A recent deal between United and its pilot union means that a previous agreement between American Airlines and its own pilots may be at risk.
We saw in previous articles that pilot contracts for multiple U.S. carriers are up for renewal. Historically, these negotiations can vary wildly, with one or the other side being in a stronger negotiating position. But in this post-pandemic era, it is definitely the pilots that hold more sway.
Delta got the ball rolling last December. Their pilots got a 34% cumulative pay rise, setting the stage for pilot unions to negotiate with other airlines. More recently, we saw how United agreed to a 34.5%-40.2% cumulative pay rise with its pilot unions – and pilots for American Airlines took notice.
Last April American Airlines and the Allied Pilots Association (APA) which represents its pilots, arrived at a preliminary agreement for a new four-year contract. However, the final vote for this agreement is due next week. But the new United pilot contract is more favorable than what the American Airlines pilots are to vote on.
After United – American Airlines In New Pilot Negotiations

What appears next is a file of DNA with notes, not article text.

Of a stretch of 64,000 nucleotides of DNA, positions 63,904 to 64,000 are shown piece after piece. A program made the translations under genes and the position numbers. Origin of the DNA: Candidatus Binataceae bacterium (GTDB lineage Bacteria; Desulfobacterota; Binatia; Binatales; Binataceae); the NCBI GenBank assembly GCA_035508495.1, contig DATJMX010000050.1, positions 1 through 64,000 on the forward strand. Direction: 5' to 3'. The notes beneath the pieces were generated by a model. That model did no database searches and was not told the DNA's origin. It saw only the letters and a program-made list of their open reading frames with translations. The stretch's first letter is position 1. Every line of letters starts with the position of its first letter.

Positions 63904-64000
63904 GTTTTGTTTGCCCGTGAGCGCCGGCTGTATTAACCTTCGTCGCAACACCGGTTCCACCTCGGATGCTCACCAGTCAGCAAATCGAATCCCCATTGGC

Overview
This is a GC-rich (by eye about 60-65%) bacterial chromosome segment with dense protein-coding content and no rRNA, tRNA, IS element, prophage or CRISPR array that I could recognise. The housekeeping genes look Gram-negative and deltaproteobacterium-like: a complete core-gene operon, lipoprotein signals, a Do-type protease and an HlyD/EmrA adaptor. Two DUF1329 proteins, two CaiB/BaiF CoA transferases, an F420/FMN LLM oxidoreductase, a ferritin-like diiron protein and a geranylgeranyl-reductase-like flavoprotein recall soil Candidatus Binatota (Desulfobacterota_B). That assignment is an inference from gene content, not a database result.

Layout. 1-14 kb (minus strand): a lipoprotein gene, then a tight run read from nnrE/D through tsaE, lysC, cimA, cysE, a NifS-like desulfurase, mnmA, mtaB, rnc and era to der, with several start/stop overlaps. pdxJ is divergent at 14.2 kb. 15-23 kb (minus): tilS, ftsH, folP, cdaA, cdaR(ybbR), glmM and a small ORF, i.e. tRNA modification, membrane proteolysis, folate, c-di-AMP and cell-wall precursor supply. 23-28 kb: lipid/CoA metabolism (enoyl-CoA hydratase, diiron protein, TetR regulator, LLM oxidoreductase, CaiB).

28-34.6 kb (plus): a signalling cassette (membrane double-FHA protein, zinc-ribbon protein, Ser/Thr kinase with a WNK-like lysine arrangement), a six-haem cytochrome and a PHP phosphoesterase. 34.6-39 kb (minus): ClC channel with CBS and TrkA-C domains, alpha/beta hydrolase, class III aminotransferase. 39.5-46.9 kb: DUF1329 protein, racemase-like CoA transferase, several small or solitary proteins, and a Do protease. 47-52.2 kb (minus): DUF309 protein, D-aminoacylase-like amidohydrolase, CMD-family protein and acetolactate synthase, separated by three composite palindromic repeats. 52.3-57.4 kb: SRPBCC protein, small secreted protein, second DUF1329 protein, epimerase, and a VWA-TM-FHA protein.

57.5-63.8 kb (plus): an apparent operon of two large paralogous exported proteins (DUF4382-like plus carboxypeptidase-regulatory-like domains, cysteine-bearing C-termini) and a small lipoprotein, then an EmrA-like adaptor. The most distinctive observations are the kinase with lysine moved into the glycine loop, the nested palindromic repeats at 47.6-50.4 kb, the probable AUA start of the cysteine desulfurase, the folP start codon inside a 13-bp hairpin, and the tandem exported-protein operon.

In light of this development, APA wants American Airlines to offer its pilot members the same terms and conditions as United. According to APA, the pay gap between the two contracts is around 2%. However, APA could ask for more changes involving work-life, retirement, and other benefits and provisions.
For American Airlines, the good news is that this was obviously not an unexpected development. The airline has already indicated that it will “work with the union” to keep its pilots happy. APA represents over 15,000 pilots working for American Airlines.
However, it is not yet clear how quickly American Airlines and its pilot union can renegotiate their contract. The original plan was for voting to begin on Monday the 24th of July. New talks between the two parties have already begun.
Away from American Airlines, more details have emerged about a discrepancy in United, involving a gap between the two pilot seats. The airline has 7,500 First Officers, but only 5,900 Captains. It appears that some United First Officers are reluctant to make the switch to the left seat.
This is one problem that United hopes to solve, with the improved terms of its new pilot contract. It is just one example of how a stronger negotiating position for pilots could affect developments in the near future.